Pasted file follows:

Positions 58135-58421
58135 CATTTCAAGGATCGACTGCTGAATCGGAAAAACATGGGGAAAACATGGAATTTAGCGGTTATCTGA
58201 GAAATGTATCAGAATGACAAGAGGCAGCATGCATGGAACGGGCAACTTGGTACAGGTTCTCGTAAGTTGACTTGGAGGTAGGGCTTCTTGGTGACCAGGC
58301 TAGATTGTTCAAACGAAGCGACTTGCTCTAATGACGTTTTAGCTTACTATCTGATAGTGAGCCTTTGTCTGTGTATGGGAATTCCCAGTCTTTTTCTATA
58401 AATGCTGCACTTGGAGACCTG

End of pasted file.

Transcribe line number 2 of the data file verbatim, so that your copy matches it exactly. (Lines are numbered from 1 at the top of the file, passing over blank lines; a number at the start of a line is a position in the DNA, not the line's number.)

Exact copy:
58135 CATTTCAAGGATCGACTGCTGAATCGGAAAAACATGGGGAAAACATGGAATTTAGCGGTTATCTGA